Thursday, April 8, 2010
The more I think about this novel, the more I find myself separating this question into three main sections. Similar to Beloved, this is an incredibly fragmented story. Though I believe that the time line is much more intentionally broken up than in Beloved; I believe Vonnegut is trying to make more of a statement with his time-traveling. But I'm digressing. I separated the terms of happiness into three sections. The first being Billy Pilgrim's happiness, the second being the readers, and the third finally being Vonnegut's. I feel like with this novel, the character, the reader, and the author are all experiencing very different reactions and emotions with the same text.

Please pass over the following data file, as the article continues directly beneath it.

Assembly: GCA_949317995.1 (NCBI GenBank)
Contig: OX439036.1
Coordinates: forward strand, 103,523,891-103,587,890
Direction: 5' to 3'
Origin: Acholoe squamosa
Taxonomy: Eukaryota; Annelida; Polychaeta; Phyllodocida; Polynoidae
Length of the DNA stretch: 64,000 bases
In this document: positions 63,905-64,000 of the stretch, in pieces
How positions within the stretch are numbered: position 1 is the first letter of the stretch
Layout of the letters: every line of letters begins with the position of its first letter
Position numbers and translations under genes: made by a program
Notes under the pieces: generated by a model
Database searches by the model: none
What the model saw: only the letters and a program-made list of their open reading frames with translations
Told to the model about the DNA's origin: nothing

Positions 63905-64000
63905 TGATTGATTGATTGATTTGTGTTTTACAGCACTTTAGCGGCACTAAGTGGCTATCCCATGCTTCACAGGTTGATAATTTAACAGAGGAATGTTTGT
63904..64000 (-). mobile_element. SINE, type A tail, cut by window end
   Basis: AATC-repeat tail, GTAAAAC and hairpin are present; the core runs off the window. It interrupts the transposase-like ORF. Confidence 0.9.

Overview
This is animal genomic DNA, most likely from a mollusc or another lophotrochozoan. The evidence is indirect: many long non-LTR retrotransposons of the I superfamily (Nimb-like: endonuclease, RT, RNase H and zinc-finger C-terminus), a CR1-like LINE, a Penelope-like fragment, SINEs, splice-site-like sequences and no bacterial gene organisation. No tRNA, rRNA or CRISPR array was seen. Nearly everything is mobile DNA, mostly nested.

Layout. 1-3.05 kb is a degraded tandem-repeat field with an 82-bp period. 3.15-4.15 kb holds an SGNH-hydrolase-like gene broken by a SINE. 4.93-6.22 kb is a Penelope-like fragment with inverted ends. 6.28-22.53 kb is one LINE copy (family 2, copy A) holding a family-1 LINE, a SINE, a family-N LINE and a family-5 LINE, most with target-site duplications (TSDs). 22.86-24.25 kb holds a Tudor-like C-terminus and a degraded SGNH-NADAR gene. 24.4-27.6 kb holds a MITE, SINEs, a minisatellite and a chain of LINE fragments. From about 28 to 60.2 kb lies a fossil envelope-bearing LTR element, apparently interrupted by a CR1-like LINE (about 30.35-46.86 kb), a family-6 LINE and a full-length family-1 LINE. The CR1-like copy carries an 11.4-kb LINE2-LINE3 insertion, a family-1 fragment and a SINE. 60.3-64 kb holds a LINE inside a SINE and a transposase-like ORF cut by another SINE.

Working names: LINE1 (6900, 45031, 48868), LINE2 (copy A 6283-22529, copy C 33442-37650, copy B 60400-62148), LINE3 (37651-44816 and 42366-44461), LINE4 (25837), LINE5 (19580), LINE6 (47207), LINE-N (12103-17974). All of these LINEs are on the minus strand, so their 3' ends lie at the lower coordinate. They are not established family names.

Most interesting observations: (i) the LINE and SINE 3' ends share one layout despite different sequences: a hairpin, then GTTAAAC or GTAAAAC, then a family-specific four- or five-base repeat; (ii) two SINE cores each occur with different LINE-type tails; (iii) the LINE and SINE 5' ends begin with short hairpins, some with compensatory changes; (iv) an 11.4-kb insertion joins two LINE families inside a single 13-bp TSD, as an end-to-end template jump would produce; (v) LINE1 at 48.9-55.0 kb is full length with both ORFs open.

For our "hero" Billy Pilgrim, I don't think he ever finds true happiness. The closest he comes is at the very end of the novel in the midst of all the wreckage shortly after the war ends in Dresden. That is really the only time he is described to be happy, yet I'm not entirely convinced that this character is capable of achieving true happiness. For the majority of the novel, he floats in and out of his life experiences. Though he does witness some tragic events, he is not an overly depressed character. I do think there are times when Billy is content with himself and with his life. When he communicates with the aliens, he is perhaps more at ease or content than at other points, say, when he is in WWII. That small sliver of happiness at the end of the novel is deceiving. I don't think he achieved anything other than relief in that moment. The war was over, and despite the claims this is a war novel, I think that the major event Vonnegut targets is the bombing of Dresden. So for Billy, I'm not sure he ever finds that happiness.